It’s funny to catch the reaction of a North Carolina newcomer the first time they head out for a fifth of Jack Daniel’s. Out-of-staters can’t seem to understand our state’s system of alcohol sales. No wonder: NC alcohol laws are unlike any other in the nation.
Why? It’s a long story. We’ll do our best to explain it here.
North Carolina’s alcohol laws are under fire once again after revelations that some $13 million had been wasted over the past decade. That led to the man responsible for the system to resign in anger.
Still, it’s unlikely that anything will change. One key reason why: Money. Alcohol in North Carolina is a $1 billion business.
How does North Carolina regulate alcohol sales?
North Carolina is one of 17 “control states,” meaning that the government sets all the rules for alcohol sales and tightly regulates all aspects of production, distribution and consumption.
That’s done by the N.C. Alcoholic Beverage Control Commission, an agency that sits within the Department of Public Safety and reports up to the governor.
For liquor, this means that state-run facilities called ABC Stores are the only entities legally allowed to sell spirits. Booze runs through a big warehouse in Raleigh and gets sent out to different parts of the state. Most counties and some towns have a local ABC Board that runs its liquor stores.
For beer and wine, retailers must get permits from the N.C. Alcoholic Beverage Control Commission to sell.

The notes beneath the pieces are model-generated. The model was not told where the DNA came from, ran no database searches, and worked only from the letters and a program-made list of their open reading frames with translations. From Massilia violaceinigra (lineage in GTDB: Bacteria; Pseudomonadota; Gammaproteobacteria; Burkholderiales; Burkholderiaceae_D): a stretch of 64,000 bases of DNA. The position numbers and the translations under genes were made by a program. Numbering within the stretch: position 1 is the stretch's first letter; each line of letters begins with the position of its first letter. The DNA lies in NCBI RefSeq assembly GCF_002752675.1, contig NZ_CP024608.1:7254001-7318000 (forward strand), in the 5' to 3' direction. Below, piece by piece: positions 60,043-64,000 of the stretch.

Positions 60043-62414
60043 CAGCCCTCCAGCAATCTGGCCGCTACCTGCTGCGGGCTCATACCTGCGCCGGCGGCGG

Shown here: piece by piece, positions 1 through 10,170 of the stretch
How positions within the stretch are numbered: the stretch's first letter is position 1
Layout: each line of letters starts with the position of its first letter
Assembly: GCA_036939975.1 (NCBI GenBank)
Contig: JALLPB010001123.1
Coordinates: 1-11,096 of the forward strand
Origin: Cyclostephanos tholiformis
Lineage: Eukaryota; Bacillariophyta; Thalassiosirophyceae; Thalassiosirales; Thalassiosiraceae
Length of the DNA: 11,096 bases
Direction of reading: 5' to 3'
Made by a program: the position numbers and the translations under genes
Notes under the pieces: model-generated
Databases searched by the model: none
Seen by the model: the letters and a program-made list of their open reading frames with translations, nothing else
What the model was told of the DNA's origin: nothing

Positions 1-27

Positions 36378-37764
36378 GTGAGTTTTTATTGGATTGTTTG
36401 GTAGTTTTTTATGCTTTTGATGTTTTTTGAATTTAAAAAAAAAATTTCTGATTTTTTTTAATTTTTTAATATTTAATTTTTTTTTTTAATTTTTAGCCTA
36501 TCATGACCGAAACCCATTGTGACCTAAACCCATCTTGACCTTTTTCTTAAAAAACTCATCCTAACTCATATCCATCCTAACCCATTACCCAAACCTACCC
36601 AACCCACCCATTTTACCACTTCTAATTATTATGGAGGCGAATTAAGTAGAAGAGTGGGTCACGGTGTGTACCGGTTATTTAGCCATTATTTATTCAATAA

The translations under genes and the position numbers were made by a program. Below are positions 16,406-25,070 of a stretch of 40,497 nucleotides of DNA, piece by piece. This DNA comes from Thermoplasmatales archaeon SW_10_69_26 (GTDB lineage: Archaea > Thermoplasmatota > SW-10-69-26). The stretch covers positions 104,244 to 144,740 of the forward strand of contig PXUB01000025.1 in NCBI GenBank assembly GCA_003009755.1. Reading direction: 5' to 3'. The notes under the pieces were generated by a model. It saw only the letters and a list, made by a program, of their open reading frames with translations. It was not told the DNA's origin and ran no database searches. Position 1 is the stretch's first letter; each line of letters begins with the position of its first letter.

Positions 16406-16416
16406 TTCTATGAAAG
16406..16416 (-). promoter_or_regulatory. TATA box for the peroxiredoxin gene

The system is inherently political.
The governor appoints a chairman1 and two commissioners to the ABC Commission that runs the entire system.
Town councils or county commissioners appoint a chairman and between two to six more people to local ABC Boards. North Carolina is the only state in the country to use this method.
Voters also have a lot of control over what alcohol sales are permitted in their towns. Individual municipalities can restrict certain aspects of alcohol sales. Here are some categories voters can say yes or no to.
- Malt beverage sales (beer)
- Fortified wine sales (port, sherry, etc.)
- Unfortified wine sales
- Mixed-beverages (cocktails in restaurants and bars)
- ABC stores
On top of that, the malt beverage and wine sales permissions are divided into on-premises and off-premises, referring to where the alcohol is consumed.
So for example, a town can allow on-premises fortified wine sales only, meaning that a wine bar could serve it inside their business but could not sell a bottle for somebody to take home. The town of Haw River in Alamance County takes just this approach.